### Video Transcript

A transformation which maps the
π§-plane to the π€-plane is defined by π taking π§ to one over π§, where π§ is
nonzero. Part one, find an equation for the
image of the modulus of π§ equals two under the transformation. Part two, find an equation for the
image of the argument of π§ equals three π by four. Part three, find a Cartesian
equation for the image of the imaginary part of π§ equals two. And part four, find a Cartesian
equation for the image of the modulus of π§ minus π equals one.

Our transformation takes π§ to its
reciprocal, one over π§. And so, π€ is one over π§. In the first part, we want to find
the image of the modulus of π§ equals two under this transformation. We can invert our transformation to
find π§ in terms of π€. Multiplying both sides by π§ and
then dividing through by π€, we find that π§ is one over π€. Substituting this then, we find
that our image has the equation the modulus of one over π€ equals two. But we can improve on this
equation. We use the fact that the modulus of
a quotient is the quotient of the moduli and that the modulus of one is simply
one. Rearranging then, we can rewrite
our equation as the modulus of π€ equals a half.

Now what does this look like on the
complex plane? Well, our original locus with
equation the modulus of π§ equals two is a circle with centre the origin and radius
two in the π§-plane. And its image under the reciprocal
transformation, weβve shown has equation the modulus of π€ equals a half, which we
recognise as a circle with centre the origin and radius a half in the π€-plane. This makes sense. We know that the image of a complex
number with modulus π under this transformation will have a modulus one over
π. And so the image of a complex
number with modulus two has modulus one over two which is a half. And so, when we map the circle of
all complex numbers with modulus two under this transformation, itβs natural that we
get the circle of all complex numbers with modulus a half.

Letβs now move on to find the image
of the argument of π§ equals three π by four. Again, we use the fact that π§ is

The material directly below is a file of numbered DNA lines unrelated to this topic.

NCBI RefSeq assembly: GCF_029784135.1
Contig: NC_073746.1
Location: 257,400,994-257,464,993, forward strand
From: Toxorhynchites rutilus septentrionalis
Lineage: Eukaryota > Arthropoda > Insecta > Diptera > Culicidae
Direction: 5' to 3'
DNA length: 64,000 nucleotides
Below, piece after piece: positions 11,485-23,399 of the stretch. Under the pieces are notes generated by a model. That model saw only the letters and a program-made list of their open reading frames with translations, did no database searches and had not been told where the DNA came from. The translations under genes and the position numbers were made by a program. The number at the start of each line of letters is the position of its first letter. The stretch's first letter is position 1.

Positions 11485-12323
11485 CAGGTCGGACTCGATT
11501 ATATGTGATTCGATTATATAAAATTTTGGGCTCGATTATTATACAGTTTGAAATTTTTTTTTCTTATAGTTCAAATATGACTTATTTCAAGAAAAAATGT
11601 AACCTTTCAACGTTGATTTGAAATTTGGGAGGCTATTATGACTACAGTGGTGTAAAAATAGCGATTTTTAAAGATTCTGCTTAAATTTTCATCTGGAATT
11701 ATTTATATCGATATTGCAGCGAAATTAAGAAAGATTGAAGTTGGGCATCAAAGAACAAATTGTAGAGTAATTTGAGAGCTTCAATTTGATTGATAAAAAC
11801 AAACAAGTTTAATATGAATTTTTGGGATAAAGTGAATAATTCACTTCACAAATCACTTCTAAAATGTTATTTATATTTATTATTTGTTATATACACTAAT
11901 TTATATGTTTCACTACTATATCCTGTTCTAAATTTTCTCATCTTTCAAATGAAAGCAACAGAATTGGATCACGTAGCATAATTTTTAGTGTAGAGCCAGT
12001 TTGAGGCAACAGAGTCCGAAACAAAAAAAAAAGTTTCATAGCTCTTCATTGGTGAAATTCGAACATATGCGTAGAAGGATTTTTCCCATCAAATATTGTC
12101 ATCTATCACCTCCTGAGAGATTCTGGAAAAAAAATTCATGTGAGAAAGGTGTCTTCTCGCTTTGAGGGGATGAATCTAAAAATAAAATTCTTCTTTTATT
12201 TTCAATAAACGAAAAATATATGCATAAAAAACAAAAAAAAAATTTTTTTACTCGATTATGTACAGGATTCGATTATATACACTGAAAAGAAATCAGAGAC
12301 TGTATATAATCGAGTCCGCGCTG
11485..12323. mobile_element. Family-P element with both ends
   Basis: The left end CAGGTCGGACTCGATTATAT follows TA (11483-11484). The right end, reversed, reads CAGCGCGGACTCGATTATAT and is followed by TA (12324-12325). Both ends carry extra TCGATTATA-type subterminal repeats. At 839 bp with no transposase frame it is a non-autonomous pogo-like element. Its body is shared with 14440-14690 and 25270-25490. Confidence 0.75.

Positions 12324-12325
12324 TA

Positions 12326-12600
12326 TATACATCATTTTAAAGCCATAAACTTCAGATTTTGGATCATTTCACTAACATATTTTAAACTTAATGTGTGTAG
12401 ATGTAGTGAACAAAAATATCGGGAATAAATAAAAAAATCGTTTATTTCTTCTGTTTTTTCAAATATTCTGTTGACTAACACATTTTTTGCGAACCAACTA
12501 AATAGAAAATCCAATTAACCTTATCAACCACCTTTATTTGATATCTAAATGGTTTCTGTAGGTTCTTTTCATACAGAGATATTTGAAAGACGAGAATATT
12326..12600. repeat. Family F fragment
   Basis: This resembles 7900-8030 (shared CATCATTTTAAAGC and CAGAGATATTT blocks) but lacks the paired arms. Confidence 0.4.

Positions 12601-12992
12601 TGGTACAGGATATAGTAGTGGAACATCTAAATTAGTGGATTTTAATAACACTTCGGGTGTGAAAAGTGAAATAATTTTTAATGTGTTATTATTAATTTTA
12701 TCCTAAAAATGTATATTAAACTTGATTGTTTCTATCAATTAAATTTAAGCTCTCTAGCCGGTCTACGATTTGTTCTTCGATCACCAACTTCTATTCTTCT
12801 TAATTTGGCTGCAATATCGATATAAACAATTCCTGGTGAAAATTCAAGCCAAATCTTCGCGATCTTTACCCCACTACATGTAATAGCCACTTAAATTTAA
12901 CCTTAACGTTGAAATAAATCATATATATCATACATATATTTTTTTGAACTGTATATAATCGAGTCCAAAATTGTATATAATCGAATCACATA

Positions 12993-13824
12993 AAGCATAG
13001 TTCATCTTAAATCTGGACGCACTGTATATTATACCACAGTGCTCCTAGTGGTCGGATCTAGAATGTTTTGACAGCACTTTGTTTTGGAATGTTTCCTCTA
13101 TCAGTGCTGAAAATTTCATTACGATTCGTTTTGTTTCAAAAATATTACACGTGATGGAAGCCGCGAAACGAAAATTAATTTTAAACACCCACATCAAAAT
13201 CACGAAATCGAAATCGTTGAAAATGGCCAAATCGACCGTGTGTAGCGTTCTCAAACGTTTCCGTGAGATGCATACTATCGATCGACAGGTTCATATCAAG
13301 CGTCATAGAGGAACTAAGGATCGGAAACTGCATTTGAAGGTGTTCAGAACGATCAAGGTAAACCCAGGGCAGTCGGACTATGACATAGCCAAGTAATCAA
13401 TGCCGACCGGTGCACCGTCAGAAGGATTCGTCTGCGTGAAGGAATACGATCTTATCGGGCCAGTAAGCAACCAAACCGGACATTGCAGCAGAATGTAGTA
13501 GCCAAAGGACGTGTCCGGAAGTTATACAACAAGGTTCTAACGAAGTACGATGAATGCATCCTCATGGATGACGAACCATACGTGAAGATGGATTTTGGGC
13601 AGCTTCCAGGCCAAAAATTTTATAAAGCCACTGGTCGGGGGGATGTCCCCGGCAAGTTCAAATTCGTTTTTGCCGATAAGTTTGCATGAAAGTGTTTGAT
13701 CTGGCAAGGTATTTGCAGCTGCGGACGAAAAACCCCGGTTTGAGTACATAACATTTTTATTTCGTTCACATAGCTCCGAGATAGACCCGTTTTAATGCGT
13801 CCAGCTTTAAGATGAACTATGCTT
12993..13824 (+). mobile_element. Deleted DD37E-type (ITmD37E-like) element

one over π€. And so the argument of one over π€
is three π over four. We use the fact the argument of a
quotient is the difference of the arguments. And also that the argument of one
is just zero. And so multiplying both sides by
negative one, we get the equation the argument of π€ equals negative three π by
four. Again, itβs helpful to look at the
diagram. We see that the half line of
complex numbers with argument three π by four is mapped to the half line complex
numbers with arguments negative three π by four. We know thereβs a complex number
with argument π will be mapped to a complex number with argument negative π. So this makes sense.

Now letβs find the image of the
imaginary part of π§ equals two. It may not be clear what to do with
the imaginary part of one over π€. What we do as we ask for a
Cartesian equation is to write π€ in terms of its real and imaginary parts, which we
call π’ and π£. How do we find the imaginary part
of one over π’ plus ππ£? We make the denominator real in the
normal way. And now with this number written in
algebraic form, we can just read off the imaginary parts. Itβs negative π£ over π’ squared
plus π£ squared. We might be tempted to stop
simplifying at this point. But if we divide by two and
complete the square in π£, we get something. This is recognisably the equation
of a circle. Letβs plot this on a diagram. We see that the line of complex
numbers with imaginary part two has been mapped to a circle in the π€-plane.

Finally, we find the image of the
modulus of π§ minus π equals one. We substitute one over π€ for π§
and then write what we have inside the modulus as a single fraction. This allows us to apply what we
know about the modulus of a quotient. So we can multiply both sides by
the modulus of π€. Now we can substitute π’ plus ππ£
for π€. We can simplify on the left-hand
side. And now, weβre ready to apply the
definition of the modulus. We square both sides. And negative π’ squared is the same
as π’ squared; so these cancel. Distributing on the left-hand side,
we see the π£-squared terms cancel as well. So we find that two π£ is negative
one. And hence, the equation of our
image is π£ equals negative a half. We see then that the circle with
centre π and radius one is mapped to the straight line of points in the π€-plane
with imaginary part negative a half.

Letβs recap then. In part one, the circle was mapped
to a circle. In part two, a line was mapped to a
line. Well, actually, a half line was
mapped to a half line. In part three, a line was mapped to
a circle. And in part four, a circle was
mapped to a line.